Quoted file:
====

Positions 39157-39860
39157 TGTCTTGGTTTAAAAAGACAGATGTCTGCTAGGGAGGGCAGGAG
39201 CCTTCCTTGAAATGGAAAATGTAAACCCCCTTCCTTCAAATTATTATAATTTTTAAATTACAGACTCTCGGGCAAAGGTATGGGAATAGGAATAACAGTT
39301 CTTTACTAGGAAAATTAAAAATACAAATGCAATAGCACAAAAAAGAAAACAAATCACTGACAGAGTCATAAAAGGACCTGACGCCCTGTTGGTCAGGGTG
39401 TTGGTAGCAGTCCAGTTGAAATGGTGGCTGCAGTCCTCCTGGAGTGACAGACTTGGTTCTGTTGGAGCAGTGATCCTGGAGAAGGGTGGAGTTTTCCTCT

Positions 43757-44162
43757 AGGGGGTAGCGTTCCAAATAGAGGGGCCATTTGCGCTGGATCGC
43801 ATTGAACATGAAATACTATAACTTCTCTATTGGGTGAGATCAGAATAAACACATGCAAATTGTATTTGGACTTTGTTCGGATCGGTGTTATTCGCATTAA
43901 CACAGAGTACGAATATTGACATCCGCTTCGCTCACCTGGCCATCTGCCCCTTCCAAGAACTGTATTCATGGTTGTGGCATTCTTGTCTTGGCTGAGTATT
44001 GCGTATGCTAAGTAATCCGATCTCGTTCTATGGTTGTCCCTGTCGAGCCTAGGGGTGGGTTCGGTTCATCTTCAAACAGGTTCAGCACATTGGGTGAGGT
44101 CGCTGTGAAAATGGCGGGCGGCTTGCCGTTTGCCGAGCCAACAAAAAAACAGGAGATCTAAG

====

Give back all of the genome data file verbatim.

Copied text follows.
Positions 39157-39860
39157 TGTCTTGGTTTAAAAAGACAGATGTCTGCTAGGGAGGGCAGGAG
39201 CCTTCCTTGAAATGGAAAATGTAAACCCCCTTCCTTCAAATTATTATAATTTTTAAATTACAGACTCTCGGGCAAAGGTATGGGAATAGGAATAACAGTT
39301 CTTTACTAGGAAAATTAAAAATACAAATGCAATAGCACAAAAAAGAAAACAAATCACTGACAGAGTCATAAAAGGACCTGACGCCCTGTTGGTCAGGGTG
39401 TTGGTAGCAGTCCAGTTGAAATGGTGGCTGCAGTCCTCCTGGAGTGACAGACTTGGTTCTGTTGGAGCAGTGATCCTGGAGAAGGGTGGAGTTTTCCTCT

Positions 43757-44162
43757 AGGGGGTAGCGTTCCAAATAGAGGGGCCATTTGCGCTGGATCGC
43801 ATTGAACATGAAATACTATAACTTCTCTATTGGGTGAGATCAGAATAAACACATGCAAATTGTATTTGGACTTTGTTCGGATCGGTGTTATTCGCATTAA
43901 CACAGAGTACGAATATTGACATCCGCTTCGCTCACCTGGCCATCTGCCCCTTCCAAGAACTGTATTCATGGTTGTGGCATTCTTGTCTTGGCTGAGTATT
44001 GCGTATGCTAAGTAATCCGATCTCGTTCTATGGTTGTCCCTGTCGAGCCTAGGGGTGGGTTCGGTTCATCTTCAAACAGGTTCAGCACATTGGGTGAGGT
44101 CGCTGTGAAAATGGCGGGCGGCTTGCCGTTTGCCGAGCCAACAAAAAAACAGGAGATCTAAG